BLEEDING IRAQ September 24, 2004Posted by wmmbb in Uncategorized.
Juan Cole coolly observes:”The war is costing about $1 billion a week.” A question arises, given the military exigencies, as to how the money is been spent. Even Bomber Beazley could not create as big a blackhole as this one created by Bush and Blair, with a little help from “When Johnny Comes Marching Home Again” Howard. “The war” is also costing a continuing and substantial amount in human suffering and loss of life and for what? When the killing stops, what will have been achieved? What will have been lost? What guilt by association will we bear? And how might we expiate it?
Iraq seems to be forgotten, as other inconvenient issues in the electoral dialogue, but it will not go away. Hopefully, in the immediate future Howard and Bush, might. I think we have to move out completely – Embassy, security guards, the lot. John Quiggin suggested something similar (although he also foresaw that Iraq would become central to the electoral campaign.)
Then we have to prevail on the Americans and the British to do the same thing. In there place there has to be an international force organized by the United Nations with its composition subject to Iraqi public opinion, and with sunset clauses as to duration and the organization of fair electoral process. Some Iraqis, understandability, will not be taken with Egyptian, Brazilian and South African soldiers either, but at least they will have the UN flag.
Not everyone is as pessimistic as I am about Iraq apparently, and I do not live there, it is true.. Being an Iraqi is one qualification, being a tough guy another, but it turns out the person to die is a Briton, and his government is compromised. Also it seems that Bush’s opponent, John Kerry, has been stuck in an electoral quagmire. Could it be the Bushies are better at American electoral campaigns than they are at foreign military ones. There is a moral here.
Still Kerry seems to be fighting back. I notice that Cheney praised Bush as “a steadfast leader”. It occurs to me you could plausibly say that about any blockhead. But is it realistic to live in the hope that he isn’t?
Kevin Drum is usually balanced about elections in Iraq and that is sufficient cause to quote him.
Of course the theme of this post is democratic elections, and how they should run, in Australia as much as any where else. Iraq is a case in point, since it illustrates that the issues are not been debated. We have a pseudo-dialogue constrained by the political tactics – some of which are abhorrent – and electoral realities. And I am to a degree culpable too, by failing to make a proper contribution.
Gary also comments on the lack of democratic substance in the election at Public Opinion.
The Iraq tragedy continues with no end in sight. Kevin Drum, praised above for balance, is going nuts. He notes:
It’s no longer clear if George Bush is merely a cynical, calculating politician — which would be bad enough — or if he actually believes all the happy talk about Iraq that his speechwriters produce for him. Increasingly, though, it seems like the latter: he genuinely doesn’t have a clue about what’s going on. What’s more, his staff is keeping him in a sort of Nixonian bubble, afraid to tell him the truth and afraid to take any positive action for fear that it might affect the election.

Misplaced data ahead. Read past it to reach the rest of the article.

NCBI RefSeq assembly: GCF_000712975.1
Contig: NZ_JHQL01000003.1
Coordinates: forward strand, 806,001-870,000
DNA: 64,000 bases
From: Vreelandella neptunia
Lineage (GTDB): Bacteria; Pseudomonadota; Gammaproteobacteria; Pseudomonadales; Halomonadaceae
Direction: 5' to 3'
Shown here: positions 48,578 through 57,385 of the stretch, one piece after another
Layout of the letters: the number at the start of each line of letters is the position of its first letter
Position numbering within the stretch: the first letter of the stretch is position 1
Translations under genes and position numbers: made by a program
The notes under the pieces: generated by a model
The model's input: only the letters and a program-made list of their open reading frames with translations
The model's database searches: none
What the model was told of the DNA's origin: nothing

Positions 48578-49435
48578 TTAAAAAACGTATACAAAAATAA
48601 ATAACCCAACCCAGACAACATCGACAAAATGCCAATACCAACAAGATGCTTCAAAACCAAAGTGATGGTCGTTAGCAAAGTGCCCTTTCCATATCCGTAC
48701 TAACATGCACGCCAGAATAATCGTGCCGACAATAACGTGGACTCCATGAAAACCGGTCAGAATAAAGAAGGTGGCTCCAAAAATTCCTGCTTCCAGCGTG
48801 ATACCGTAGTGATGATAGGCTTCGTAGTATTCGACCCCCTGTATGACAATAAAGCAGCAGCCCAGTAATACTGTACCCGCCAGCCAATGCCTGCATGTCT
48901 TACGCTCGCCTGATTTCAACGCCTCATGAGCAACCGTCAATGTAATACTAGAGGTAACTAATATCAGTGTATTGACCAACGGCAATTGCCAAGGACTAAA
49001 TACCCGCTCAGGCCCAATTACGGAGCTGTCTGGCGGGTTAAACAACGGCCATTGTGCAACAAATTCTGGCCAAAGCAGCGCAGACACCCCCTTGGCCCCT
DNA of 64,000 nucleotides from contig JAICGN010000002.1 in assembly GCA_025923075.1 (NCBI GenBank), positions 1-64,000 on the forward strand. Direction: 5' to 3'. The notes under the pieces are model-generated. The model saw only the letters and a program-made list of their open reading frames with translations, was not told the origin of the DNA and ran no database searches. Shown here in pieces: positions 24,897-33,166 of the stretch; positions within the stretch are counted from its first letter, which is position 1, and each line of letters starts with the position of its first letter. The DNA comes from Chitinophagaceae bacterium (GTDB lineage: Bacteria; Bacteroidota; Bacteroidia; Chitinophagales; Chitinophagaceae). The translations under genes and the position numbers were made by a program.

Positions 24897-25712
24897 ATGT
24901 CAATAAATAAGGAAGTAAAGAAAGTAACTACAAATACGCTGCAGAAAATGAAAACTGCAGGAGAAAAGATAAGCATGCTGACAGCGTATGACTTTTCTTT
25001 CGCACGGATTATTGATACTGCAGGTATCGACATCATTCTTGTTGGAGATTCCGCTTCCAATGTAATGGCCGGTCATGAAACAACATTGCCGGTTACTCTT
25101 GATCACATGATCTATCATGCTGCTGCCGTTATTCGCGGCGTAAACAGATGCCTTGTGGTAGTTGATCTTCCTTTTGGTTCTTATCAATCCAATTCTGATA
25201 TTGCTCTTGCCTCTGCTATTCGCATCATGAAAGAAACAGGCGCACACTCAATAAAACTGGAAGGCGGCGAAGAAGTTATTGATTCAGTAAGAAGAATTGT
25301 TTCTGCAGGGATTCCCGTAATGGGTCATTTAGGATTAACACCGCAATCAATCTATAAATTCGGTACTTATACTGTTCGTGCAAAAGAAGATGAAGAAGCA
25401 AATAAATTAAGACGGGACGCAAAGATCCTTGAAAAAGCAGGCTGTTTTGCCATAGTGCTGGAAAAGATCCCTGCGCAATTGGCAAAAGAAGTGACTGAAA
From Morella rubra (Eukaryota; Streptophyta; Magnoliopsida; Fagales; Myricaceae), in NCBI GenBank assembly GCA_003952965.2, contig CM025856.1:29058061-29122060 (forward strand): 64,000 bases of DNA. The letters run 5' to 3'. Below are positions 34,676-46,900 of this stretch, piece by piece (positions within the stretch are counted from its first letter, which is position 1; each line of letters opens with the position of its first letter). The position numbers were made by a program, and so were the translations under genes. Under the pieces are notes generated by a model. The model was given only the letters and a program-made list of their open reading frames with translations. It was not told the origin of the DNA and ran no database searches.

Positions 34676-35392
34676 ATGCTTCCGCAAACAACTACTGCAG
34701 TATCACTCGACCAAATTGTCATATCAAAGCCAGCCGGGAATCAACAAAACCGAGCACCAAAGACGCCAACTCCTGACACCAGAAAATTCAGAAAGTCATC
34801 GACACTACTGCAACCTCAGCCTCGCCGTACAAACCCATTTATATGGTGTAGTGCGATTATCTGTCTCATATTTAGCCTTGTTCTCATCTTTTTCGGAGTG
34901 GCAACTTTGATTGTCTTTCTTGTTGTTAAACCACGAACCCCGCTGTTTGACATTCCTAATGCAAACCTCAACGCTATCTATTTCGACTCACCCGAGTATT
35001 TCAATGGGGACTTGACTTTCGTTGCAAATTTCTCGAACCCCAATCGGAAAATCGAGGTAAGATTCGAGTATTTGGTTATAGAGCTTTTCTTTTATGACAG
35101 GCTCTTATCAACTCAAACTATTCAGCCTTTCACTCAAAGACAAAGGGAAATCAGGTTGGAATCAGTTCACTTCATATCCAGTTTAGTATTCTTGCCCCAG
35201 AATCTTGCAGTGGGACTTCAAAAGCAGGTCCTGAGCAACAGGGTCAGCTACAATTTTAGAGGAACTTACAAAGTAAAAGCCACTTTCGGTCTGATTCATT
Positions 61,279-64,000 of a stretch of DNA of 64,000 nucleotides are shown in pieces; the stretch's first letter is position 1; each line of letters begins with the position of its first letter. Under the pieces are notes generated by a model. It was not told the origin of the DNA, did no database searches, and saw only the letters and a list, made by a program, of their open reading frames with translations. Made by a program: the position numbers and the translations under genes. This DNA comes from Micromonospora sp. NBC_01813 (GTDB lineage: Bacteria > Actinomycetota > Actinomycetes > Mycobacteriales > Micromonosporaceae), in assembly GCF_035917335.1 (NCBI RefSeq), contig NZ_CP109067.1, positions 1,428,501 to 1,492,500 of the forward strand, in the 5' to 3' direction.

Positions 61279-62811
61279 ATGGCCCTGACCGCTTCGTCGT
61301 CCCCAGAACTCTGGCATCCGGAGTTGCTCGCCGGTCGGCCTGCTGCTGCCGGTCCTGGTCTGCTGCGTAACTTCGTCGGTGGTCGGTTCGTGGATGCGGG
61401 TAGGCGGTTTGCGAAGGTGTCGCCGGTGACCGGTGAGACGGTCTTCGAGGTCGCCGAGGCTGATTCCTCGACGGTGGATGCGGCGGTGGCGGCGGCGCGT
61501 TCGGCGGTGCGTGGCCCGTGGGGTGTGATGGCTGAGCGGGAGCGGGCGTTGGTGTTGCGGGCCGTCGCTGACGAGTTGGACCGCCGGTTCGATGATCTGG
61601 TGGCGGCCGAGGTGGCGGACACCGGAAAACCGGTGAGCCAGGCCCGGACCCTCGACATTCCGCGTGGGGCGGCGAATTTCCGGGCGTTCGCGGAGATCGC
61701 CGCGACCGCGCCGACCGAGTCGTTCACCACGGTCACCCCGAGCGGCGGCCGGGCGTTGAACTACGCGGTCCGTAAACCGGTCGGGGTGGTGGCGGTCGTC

Since good sense, might for once prevail,let us decide not to ask John Howard for his opinion. We have heard the original John, so we do not need to hear the repeat.
Imad Khadduri, quoting an acticle by Robert O Keohane and Annie-Marie Slaughter makes a connection, that is critical to us, as much as to the Americans:
“Behind the debate about the conduct of the war in Iraq, and the occupation, is a larger divide – between those Americans who believe that their unique virtues should permit them to act above the law, and those who believe that people in authority, necessarily imperfect, must be constrained by institutions and by law.Those who understand and believe in the theory of the American Constitution should reject the Bush administration’s political theory of personal good and evil. We must continue to insist that the United States is a “government of laws and not of men”.
UPDATE #2 26/09/2004
Ken Parish agrees that Iraq has been a descent into chaos, with no order in sight, except another strongman dictator – Allawi would fit the bill. He foresees the need for a US withdrawal, and envisages the breakup of the country into three. From memory the problem with this scenario is the economic viability of the parts, and the acceptability of the outcome for the majority Shiites. There is hope if elections, beginning with local elections, can be held. Australia could play a decisive role, but will not if Howard is re-elected, by withdrawing in toto.
From this report in The Observer, it seems the British hostage might still be alive. Blair is invoking War II, although the analogy escapes me, other than to see himself as Winston Churchill. Warning Iran not to interfer, suggests that Blair is somewhat behind the play.
UPDATE # 3 26/092004
The Independent reports polling suggesting that 52% of Britons (allowing for polling errors, rouge results) want to withdraw from Iraq. Given that the ALP win, and the Australians are withdrawn – official military, private military and the rest – it may have an important knock on effect. In this instance, potentially Australian voters can have a influence for the better in the world. Tony Blair while accepting that Iraq does exist does not want it to dominate discussions at the Labour Party conference.